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A sense of honor, a sense of urgency

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image The World War II Memorial in Washington, D.C. Mitch Traphagen Photo

Honor flights are a small measure towards recognizing the debt of a grateful nation.

By Mitch Traphagen

WASHINGTON, DC — The group of elderly gentlemen arrived on the darkened plaza long after the office workers and most tourists had left for the day. Some suffered through the aches and pains of old age and walked from the bus that had dropped them off in the middle of the city. Others had no choice, they slowly and carefully managed their wheelchairs down an incline. They had no way of knowing it in the darkness, but a group of kids from Los Angeles was already there, and it seemed they were waiting for the men. They had just arrived in the city, no one knew what to expect.

Within moments, the elderly men were in amongst the group of kids. The men’s eyes were still adjusting to the fading light of the day when one young kid grabbed a man’s shoulder. He turned to look and saw a girl, perhaps 15 years old. She smiled at him and then hugged him. She then told him thank you. The floodgates had opened and all around the World War II Memorial in Washington, D.C. on that evening, young people shook the hands of the elderly men, hugged them, thanked them, and asked if they could pose for photos with them. The elderly men, all World War II veterans, had come to see the memorial built in their honor. The young people from Los Angeles had come to see the nation’s capitol and to learn about the very men they were just then meeting face to face. As the tour group leaders gathered the men to return to the bus, the young people all stood and applauded.

The men arrived at the Memorial as part of an honor flight. Around the nation, organizations have come together to provide WWII veterans with no-cost travel to the nation’s capitol to visit the memorial. The organization serving South Hillsborough is known as Honor Flights of West Central Florida. They rely almost exclusively on individual donations to repay a small portion of an immeasurable debt by providing the men and women who served with the transportation to visit their memorial.

More than 16 million Americans served in World War II and more than 400,000 perished in the war. The World War II Memorial opened in 2004 to honor the men and women who gave their last full measure of devotion, and those who were ready and willing to do so in the name of the United States. The memorial is prominently placed between the Lincoln Memorial and the Washington Monument with the U.S. Capitol Building serving as an appropriate backdrop. Perhaps also fitting is its visibility from the steps of the Capitol, a vivid reminder that war and freedom carry an infinitely high price.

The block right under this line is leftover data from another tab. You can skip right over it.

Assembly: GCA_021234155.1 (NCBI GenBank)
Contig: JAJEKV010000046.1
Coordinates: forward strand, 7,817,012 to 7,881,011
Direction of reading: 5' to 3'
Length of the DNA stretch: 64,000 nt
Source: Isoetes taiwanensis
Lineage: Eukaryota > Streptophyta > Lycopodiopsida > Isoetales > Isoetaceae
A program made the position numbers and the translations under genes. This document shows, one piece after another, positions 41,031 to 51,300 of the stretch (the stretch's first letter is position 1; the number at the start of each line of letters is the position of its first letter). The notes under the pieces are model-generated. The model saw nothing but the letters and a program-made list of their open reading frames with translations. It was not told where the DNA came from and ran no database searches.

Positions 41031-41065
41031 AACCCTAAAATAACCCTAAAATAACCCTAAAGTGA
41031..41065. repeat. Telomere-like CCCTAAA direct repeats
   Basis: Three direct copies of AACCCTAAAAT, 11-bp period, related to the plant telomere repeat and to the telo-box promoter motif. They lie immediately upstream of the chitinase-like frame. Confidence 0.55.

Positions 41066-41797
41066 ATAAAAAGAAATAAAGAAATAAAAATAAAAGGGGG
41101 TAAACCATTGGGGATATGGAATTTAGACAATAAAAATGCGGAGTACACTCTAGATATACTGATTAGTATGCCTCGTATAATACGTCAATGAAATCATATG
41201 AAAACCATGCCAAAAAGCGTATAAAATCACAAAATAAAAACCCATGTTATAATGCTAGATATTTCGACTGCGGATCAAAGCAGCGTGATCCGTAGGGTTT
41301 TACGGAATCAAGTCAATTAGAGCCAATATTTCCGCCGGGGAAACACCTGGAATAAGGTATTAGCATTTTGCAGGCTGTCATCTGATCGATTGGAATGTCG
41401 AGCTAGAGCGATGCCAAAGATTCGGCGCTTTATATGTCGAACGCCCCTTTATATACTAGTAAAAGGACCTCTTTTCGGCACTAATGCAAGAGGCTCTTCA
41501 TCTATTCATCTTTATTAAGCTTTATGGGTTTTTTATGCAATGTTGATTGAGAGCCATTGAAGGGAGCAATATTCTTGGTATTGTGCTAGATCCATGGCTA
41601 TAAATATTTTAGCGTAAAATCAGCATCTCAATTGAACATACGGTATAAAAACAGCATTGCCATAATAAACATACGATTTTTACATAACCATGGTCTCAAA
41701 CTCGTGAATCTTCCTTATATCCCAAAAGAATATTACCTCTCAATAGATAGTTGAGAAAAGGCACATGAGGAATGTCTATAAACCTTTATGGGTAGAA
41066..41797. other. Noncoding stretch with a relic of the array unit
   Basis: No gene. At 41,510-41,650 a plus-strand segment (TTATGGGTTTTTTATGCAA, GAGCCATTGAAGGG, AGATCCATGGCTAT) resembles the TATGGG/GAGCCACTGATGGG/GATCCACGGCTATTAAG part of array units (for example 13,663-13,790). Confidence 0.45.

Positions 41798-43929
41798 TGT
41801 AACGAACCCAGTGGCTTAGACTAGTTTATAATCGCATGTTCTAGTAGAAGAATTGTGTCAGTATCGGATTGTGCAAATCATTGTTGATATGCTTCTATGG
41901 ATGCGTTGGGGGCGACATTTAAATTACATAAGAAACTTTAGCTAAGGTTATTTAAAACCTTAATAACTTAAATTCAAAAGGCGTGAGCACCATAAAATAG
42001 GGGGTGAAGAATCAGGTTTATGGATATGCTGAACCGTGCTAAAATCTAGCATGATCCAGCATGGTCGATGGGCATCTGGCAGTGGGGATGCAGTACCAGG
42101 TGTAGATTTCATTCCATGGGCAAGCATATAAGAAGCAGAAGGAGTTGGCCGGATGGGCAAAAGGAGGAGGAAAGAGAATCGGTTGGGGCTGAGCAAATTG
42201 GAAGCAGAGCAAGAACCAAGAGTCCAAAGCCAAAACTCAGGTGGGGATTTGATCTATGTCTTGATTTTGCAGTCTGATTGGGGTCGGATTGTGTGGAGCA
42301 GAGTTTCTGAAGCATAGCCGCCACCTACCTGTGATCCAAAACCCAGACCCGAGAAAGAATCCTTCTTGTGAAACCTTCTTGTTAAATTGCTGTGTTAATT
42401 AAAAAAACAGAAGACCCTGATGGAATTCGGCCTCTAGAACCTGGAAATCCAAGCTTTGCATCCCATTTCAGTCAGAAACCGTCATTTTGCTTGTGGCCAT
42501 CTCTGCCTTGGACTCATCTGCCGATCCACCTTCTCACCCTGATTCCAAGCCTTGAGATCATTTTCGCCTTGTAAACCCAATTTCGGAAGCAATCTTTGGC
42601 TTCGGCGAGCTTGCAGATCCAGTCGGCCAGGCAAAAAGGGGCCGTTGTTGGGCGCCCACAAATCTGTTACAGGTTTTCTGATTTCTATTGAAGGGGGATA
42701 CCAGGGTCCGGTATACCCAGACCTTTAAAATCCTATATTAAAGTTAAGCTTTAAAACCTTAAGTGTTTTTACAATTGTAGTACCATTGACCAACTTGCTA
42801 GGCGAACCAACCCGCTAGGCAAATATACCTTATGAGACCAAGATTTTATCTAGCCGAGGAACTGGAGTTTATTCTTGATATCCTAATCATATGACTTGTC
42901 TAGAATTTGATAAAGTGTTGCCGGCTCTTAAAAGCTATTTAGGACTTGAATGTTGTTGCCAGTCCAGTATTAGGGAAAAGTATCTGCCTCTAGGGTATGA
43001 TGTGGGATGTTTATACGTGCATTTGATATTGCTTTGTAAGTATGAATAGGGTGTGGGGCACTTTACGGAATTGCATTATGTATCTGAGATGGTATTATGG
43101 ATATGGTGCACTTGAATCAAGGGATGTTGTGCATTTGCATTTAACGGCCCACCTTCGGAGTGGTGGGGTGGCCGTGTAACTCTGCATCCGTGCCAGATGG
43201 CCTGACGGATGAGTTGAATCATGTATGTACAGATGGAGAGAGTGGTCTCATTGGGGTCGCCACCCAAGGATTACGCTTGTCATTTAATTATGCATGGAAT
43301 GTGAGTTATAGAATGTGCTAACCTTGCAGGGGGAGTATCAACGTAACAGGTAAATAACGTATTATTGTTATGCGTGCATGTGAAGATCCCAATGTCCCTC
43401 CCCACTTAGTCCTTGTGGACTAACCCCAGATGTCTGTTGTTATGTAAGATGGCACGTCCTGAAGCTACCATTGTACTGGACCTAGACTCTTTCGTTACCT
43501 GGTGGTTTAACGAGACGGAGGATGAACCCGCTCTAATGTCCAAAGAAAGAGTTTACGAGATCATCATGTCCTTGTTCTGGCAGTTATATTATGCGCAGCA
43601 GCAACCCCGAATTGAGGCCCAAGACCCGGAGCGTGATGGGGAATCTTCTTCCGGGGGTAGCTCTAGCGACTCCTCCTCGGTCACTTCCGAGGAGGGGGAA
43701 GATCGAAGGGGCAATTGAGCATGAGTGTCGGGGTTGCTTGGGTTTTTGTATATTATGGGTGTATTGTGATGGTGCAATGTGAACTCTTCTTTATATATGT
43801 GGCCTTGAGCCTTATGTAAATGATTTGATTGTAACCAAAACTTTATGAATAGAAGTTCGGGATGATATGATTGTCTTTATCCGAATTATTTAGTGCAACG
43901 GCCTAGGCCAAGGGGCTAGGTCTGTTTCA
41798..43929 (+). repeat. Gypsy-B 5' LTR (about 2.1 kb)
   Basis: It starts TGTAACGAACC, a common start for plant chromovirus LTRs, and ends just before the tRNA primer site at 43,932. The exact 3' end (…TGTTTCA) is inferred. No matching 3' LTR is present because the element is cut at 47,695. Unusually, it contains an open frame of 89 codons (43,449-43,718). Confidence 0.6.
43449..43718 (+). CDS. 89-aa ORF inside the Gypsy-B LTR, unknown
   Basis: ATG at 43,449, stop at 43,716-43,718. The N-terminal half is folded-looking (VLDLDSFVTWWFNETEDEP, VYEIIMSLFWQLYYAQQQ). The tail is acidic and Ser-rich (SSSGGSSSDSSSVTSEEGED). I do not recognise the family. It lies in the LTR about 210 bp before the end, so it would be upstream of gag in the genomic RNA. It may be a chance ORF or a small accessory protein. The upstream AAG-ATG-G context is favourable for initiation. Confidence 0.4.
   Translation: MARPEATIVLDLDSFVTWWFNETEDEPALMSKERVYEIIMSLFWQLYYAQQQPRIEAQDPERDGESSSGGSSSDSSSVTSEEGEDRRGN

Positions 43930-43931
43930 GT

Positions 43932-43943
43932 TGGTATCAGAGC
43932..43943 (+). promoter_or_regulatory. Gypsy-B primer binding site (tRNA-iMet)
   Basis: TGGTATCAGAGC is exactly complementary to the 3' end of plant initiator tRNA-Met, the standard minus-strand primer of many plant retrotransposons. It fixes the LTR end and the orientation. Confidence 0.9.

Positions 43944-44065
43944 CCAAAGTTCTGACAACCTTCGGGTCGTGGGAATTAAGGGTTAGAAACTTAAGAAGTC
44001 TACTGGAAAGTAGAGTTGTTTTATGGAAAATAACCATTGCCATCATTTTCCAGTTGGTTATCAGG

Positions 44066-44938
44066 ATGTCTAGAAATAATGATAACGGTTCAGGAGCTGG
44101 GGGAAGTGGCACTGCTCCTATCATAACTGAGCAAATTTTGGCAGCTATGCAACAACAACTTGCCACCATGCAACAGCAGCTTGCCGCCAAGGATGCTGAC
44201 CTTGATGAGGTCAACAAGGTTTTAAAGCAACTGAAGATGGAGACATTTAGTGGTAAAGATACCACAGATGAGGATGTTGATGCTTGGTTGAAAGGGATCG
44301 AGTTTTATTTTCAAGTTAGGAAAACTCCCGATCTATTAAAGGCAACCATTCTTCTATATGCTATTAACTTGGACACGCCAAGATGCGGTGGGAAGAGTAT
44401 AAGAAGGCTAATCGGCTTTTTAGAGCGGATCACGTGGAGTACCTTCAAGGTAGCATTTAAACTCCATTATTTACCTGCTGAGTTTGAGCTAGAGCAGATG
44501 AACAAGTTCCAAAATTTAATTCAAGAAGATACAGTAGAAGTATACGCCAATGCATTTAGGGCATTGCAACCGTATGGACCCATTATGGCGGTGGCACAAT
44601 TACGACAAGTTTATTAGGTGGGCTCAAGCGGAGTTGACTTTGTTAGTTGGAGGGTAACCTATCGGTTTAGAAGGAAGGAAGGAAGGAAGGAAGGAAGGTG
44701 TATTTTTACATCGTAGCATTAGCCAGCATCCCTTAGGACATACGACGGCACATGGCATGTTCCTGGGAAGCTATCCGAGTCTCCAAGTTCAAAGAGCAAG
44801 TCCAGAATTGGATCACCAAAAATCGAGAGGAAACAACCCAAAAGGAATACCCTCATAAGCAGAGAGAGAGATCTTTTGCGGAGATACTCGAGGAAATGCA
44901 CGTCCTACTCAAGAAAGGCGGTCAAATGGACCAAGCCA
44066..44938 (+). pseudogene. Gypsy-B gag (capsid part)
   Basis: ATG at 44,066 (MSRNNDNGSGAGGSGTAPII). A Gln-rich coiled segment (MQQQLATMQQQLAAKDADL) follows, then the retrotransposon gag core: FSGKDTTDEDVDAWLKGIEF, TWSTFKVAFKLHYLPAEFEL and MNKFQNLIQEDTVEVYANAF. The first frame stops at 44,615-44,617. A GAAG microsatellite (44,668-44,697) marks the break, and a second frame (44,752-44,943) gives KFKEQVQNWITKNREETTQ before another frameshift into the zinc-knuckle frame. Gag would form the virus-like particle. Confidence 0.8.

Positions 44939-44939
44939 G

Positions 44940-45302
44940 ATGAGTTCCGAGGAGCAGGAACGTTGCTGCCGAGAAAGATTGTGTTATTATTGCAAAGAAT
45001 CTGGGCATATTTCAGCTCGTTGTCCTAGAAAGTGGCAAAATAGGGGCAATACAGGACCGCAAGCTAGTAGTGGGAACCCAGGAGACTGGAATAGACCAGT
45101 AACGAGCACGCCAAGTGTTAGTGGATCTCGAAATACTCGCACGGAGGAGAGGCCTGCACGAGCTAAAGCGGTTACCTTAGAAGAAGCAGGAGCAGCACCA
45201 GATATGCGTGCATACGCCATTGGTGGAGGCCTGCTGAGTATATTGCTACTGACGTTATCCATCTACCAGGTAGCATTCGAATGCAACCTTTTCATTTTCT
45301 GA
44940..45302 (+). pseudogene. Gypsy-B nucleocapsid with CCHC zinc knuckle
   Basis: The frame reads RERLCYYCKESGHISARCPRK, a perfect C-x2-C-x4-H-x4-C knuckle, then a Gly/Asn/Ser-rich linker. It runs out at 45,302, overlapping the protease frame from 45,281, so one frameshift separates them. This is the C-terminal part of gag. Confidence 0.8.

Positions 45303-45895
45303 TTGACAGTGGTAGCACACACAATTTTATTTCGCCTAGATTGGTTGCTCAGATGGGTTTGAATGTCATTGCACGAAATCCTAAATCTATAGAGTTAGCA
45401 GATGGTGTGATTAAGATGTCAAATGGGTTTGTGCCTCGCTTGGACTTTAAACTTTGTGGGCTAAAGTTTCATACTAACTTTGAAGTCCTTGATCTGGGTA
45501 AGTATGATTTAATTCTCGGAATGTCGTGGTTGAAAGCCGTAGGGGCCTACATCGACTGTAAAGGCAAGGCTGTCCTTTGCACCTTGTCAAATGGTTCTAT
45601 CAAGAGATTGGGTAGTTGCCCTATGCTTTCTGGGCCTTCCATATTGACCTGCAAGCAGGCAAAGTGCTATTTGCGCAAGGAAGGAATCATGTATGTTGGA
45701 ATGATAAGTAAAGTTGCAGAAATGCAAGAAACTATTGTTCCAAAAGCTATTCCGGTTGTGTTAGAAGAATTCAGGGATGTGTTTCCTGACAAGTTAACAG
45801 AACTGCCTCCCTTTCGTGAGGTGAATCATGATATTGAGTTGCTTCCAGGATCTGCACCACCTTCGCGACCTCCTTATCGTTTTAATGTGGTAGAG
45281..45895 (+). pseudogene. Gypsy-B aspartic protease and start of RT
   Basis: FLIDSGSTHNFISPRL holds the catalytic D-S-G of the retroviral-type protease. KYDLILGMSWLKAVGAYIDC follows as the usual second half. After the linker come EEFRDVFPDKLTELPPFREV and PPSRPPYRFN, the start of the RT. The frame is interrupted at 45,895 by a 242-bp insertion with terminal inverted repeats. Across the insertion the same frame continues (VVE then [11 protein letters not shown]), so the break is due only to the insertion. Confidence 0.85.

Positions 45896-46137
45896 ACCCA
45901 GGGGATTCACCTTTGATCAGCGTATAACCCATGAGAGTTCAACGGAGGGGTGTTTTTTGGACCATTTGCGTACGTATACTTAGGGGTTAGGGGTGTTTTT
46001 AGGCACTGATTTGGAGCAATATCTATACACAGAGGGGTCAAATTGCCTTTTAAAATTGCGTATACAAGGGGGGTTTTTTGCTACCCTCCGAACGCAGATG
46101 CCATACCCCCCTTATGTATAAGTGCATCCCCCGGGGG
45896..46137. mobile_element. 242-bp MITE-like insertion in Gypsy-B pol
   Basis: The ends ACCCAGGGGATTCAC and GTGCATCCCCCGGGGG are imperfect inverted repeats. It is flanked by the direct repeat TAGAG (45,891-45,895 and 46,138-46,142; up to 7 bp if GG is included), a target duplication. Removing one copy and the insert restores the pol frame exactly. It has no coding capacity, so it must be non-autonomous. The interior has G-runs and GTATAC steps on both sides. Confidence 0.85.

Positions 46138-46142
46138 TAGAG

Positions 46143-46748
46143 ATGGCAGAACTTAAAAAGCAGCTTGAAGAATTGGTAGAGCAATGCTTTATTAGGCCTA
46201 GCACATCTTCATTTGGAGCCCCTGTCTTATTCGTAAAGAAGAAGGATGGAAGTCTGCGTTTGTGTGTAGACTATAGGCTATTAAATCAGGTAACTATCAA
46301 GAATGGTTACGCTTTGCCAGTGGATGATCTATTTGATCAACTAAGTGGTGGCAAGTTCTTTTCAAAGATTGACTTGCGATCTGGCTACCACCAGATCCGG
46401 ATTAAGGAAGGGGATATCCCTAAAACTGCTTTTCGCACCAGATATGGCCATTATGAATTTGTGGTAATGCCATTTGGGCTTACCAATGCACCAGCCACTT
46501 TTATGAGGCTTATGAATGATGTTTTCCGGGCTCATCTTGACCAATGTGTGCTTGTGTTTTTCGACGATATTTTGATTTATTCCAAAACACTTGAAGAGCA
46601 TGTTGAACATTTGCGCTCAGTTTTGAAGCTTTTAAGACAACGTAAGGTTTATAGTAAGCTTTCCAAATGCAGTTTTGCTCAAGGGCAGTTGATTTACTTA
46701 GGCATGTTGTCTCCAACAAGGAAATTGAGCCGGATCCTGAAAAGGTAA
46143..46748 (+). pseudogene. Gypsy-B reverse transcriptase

On June 23, The Sun City Center Republican Club has invited Jim Haake, a member of Honor Flight of West Central Florida, to speak about honor flights for veterans in South Hillsborough. Five Sun City Center veterans took part in their last effort and two have already signed up for a future trip.

Of the 16 million who served, approximately 1.9 million veterans survive today, 65 years after the war’s end. It is estimated that 850 American WWII veterans die each day. Those who organize the honor flights know that time is of the essence.
President Harry Truman said, “Our debt to the heroic men and valiant women in the service of our country can never be repaid. They have earned our undying gratitude. American will never forget their sacrifices.”

Honor flights are a small measure towards recognizing the debt and gratitude of which President Truman spoke and are also proof that America has not forgotten. In Washington today, there seems to be an endless stream of veterans on the honor flights, usually with Members of Congress and active-duty military personal on hand to greet them.

After meeting the young people from California, the veterans visited the memorial again, along with the other memorials in Washington, this time in daylight. One who lost a son in Vietnam found his name on the Vietnam Memorial and made a pencil rubbing of it as a keepsake. Everywhere the men went in the city that day, they were treated like celebrities. Tourists asked if they could pose for photos with them. Young people asked questions of them and learned about war and life in ways that no textbook could possibly illustrate. America has not forgotten.

But now more than ever, time is of the essence. For a grateful nation, and for many WWII veterans, it is now or never. Back home, they may often be viewed as anonymous elderly people in the grocery store or in the post office. But in the nation’s capitol, they are honored and treated as the heroes they are. It was hard earned and it is well deserved. Honor flights allow all Americans to say “Thank you” to the men and women who once saved the world.

For information on how you can help, visit Honor Flights of West Central Florida online at www.honorflightwcf.org or call Fred Olson at 941-896-6576 or Brad Billings at 727-542-1559.

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